Journal Entry #6
LAKE SUNAPEE, N. H.—I wrote twice this week on the Obama administration’s new accord with Turkey, providing landing rights for Americans fighter jets and putting Turkish F-16s in the air alongside the U.S.A.F. craft. These pieces are now posted. So I’ll stay with home truths that extend far beyond the details of this egregious error. Very briefly:
One, we’ve just witnessed the astonishing extent to which American policy I snow conducted not by diplomats but by Pentagon officers and intelligence officials. True, Secretary Kerry who is perfectly visible when first-tier questions are to be addressed: the Iran deal, of course, or the latest (failed) effort to advance Mideast peace talks. What we don’t so easily see is how thoroughly the military and the intelligence institutions determine policy in so many other spheres.
Having covered Asia for many years, it was obvious to me after a time that American policy across the Pacific was in essence military policy—a follow-on from the Second World War in that policy has never effectively returned to civilian control. The Middle East is more complicated, but the new pact with Ankara isn’t very: This is a military deal, structured by a retired Marine general, and serves purely tactical purposes.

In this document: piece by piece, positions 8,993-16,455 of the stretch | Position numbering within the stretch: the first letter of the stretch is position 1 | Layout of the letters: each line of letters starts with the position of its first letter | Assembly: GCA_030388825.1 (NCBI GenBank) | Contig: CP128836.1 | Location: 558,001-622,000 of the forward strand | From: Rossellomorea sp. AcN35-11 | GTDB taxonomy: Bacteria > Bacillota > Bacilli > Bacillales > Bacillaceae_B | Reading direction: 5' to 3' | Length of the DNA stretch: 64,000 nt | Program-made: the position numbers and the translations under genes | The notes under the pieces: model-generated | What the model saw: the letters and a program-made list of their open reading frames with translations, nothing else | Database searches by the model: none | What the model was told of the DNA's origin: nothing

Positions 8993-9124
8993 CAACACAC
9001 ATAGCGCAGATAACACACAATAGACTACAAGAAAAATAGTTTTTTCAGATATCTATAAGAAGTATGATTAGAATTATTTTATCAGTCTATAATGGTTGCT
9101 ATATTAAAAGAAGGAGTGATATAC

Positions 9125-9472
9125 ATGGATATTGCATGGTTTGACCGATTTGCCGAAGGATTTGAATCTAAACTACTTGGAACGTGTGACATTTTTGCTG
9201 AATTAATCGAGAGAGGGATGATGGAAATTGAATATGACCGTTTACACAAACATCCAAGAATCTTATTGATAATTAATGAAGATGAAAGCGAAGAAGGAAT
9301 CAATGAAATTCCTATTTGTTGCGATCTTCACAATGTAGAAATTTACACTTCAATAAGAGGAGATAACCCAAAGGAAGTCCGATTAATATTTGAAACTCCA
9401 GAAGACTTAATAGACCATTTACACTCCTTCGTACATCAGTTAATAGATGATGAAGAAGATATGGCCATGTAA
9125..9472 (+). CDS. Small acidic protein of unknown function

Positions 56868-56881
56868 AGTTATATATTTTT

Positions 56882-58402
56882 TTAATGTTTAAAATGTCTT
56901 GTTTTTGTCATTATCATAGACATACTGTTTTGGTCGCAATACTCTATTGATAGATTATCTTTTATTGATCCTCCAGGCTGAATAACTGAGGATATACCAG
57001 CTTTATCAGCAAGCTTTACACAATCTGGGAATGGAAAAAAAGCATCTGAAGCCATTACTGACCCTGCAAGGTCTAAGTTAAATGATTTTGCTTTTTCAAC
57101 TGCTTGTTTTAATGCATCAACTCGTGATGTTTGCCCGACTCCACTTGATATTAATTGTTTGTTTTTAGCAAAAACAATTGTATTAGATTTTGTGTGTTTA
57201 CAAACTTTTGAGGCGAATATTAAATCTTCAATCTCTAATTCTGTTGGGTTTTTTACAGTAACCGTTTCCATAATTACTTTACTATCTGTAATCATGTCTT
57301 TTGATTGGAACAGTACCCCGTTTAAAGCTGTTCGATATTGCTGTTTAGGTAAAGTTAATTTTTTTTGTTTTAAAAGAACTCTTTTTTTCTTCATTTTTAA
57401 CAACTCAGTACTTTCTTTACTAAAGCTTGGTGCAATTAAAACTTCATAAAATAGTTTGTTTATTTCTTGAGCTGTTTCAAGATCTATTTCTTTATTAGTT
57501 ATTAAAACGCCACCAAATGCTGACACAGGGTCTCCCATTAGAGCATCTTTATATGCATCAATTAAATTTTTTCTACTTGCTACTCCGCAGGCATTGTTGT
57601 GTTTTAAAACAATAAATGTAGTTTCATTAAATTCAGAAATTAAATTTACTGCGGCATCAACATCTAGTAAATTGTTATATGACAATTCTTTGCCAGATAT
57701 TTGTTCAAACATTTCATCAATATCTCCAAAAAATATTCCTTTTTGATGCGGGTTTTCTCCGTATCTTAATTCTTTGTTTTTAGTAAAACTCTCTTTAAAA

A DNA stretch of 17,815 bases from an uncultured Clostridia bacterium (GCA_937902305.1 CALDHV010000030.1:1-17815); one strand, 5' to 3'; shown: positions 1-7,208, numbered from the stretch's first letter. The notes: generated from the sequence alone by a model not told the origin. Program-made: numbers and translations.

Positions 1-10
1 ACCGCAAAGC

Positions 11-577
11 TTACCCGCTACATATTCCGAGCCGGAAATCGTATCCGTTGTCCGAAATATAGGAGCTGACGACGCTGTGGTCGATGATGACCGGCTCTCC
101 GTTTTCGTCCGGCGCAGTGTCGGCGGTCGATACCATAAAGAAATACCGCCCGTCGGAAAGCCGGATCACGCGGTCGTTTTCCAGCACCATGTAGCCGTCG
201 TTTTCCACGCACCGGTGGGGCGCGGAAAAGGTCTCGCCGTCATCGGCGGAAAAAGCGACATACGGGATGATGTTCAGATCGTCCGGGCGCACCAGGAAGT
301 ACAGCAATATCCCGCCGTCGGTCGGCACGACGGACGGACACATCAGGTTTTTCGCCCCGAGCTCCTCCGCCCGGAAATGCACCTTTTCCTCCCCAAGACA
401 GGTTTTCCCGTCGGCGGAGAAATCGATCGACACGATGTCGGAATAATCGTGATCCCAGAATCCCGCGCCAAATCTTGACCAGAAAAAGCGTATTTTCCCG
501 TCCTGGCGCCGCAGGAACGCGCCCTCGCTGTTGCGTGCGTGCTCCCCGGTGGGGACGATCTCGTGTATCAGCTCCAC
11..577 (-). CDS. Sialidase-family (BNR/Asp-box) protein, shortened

The tragedy lies where it always does: in the neglect of other diplomatic and political considerations—a neglect that often produces short-term suffering and violence and invariably produces long-term problems of many varieties. In this case, Americans are heading into the Syrian conflict without knowing quite in support of whom, and are in the process of betraying the Kurds—minorities in Turkey, Syria, and Iraq who have been loyal to the anti-ISIS cause.
Unconscionable. As is the process and the personnel in charge of it. We will never advance well in this new, post-American era until we break this grip and return policy to thoughtful, well-schooled people.
Two, very briefly, we need to look at these events historically, placing them in the conduct of all that preceded it by way of American conduct in the region. It’s then, I think, that the gravity of what’s just happened is to be understood fully.
A couple of days off now, and we visit an old, dear friend on the shores of Lake Sunapee, in central New Hampshire. Splendid. If this were perfume it’d be called Essence of Summer, or Essence of New England Summer. It’s too brief, but as with scent, a little is enough.